PX = Points Expected. Uses standard values, courtesy Rotowire.comADP = Average Draft Position. Calculated by MockDraftCentral.com
PX: 203ADP: 8
Wait, you're going to draft a guy in the first round who's coming off back surgery and who's only played in all of his team's games once in his career? Nay, my friend, not if you listen to me. Running backs are deep, but Jackson's risk is high, which makes him the guy you want to pick up as your RB2, not your RB1.
Jackson's back surgery is problematic because of the way he runs. Jackson "runs behind his pads" in coaches' parlance, which means he bends down at the waist. Guess what stresses the back? Oh, and when he gets hit parallel to his pads, guess where the bulk of the stress ends up? Yep, right at the surgically repaired stress point. Jackson might run more upright (he hasn't gone full contact in camp yet, not a great sign), which would expose him to more hits, so he's damned if he does, damned if he doesn't. You don't have to be.
Move him down on your draft board. I think that prorating points is a good method. Jackson has always gone 12 games, so expecting 14 is solid and allows some upside. That puts him at 177 points for the season, which would rank him with Pierre Thomas and LeSean McCoy in the late teens of the RB ranks.
PX: 197ADP: 18
Johnson is rated the No. 4 WR in points by Rotowire and is a top WR in almost everyone's projections. Matthew Stafford's experience and the continued growth of the team under Jim Schwartz makes this reasonable ... but then again, Johnson's never been healthy for a full season. Sure, he's bigger than most WRs but he's never shown that he can handle the accumulation of hits that WRs take in the modern NFL. His career games played (15, 16, 14) is a bit deceptive as Johnson has played through injuries and put up some ugly totals while trying to do so. Back and knee injuries have cut Johnson's size advantage down. Adjust his value down to a prorated 12 games (148 points) and you're more on track with the injury risk and you still have some upside.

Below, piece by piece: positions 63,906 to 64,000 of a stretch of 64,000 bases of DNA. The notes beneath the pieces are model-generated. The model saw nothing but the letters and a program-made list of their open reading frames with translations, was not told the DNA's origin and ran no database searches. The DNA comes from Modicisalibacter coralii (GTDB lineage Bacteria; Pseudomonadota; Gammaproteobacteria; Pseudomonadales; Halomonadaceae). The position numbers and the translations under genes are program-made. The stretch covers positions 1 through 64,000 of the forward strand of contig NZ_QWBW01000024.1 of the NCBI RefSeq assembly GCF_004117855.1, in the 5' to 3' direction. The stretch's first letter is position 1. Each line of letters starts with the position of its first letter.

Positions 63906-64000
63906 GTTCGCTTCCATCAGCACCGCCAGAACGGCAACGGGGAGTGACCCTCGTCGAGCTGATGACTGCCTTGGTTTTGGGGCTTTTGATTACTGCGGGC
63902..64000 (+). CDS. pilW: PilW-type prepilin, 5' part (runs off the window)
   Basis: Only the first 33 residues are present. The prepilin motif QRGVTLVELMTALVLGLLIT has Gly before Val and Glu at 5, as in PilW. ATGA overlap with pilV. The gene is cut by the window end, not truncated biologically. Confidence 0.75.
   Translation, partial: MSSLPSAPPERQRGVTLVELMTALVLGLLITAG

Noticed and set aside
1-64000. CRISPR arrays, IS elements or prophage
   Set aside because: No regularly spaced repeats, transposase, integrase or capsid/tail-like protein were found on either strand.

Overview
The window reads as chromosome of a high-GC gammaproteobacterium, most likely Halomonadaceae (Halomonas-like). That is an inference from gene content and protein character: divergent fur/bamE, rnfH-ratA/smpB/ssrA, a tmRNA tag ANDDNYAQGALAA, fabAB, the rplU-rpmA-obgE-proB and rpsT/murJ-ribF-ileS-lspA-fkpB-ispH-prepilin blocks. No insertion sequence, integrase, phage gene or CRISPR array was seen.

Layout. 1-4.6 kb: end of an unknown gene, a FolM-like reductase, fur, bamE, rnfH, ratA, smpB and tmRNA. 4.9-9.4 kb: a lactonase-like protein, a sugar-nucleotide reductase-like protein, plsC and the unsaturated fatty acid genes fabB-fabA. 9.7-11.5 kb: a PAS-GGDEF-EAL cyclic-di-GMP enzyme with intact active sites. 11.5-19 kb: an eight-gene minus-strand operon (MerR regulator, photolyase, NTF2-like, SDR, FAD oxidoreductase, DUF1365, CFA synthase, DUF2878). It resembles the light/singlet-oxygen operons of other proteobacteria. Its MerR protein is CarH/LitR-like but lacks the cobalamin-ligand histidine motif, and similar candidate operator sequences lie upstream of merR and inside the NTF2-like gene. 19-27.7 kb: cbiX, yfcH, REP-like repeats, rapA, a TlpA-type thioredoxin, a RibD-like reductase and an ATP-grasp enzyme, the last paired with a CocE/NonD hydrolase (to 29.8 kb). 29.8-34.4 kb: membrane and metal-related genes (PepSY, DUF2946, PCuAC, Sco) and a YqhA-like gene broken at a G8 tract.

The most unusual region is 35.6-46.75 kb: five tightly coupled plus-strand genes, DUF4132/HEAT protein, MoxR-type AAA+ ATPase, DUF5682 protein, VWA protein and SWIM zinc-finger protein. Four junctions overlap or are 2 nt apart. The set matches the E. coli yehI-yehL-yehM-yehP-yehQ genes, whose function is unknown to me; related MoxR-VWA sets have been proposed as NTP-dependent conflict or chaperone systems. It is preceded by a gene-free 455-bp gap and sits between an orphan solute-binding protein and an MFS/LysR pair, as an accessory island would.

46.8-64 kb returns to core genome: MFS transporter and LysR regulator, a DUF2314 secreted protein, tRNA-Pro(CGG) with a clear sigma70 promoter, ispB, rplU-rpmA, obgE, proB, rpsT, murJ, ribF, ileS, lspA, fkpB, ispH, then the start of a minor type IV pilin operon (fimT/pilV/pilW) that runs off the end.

PX: 170ADP: 30
The thunder to DeAngelo Williams' lightning, Stewart played all last season with an Achilles tendon that threatened to pop like a worn out radial. Give him points for toughness and points to painkillers.
Where the injury showed up was in the red zone. Stewart's bigger and more powerful, so he seems like the better short-yardage back, but the Achilles kept him from being able to get a strong push against resistance, making Williams the better option. That cost Stewart some fantasy points despite huge yardage totals in the last three weeks of the season.
Don't expect Stewart to suddenly get all the carries, but he'll likely get the red zone carries many expected last year. Despite the competition, two backs are better than one in this case. Push him up and don't be scared to pair both Panthers backs in your draft. (Panthers bonus: Don't adjust Steve Smithdown at all. His arm will be healed and he could play with a pad anyway.)
PX: 161ADP: 42
Jones has spent two years being alternately brilliant and sidelined. Bulking up is his answer, but does bulk help or hurt a guy who was drafted for his speed?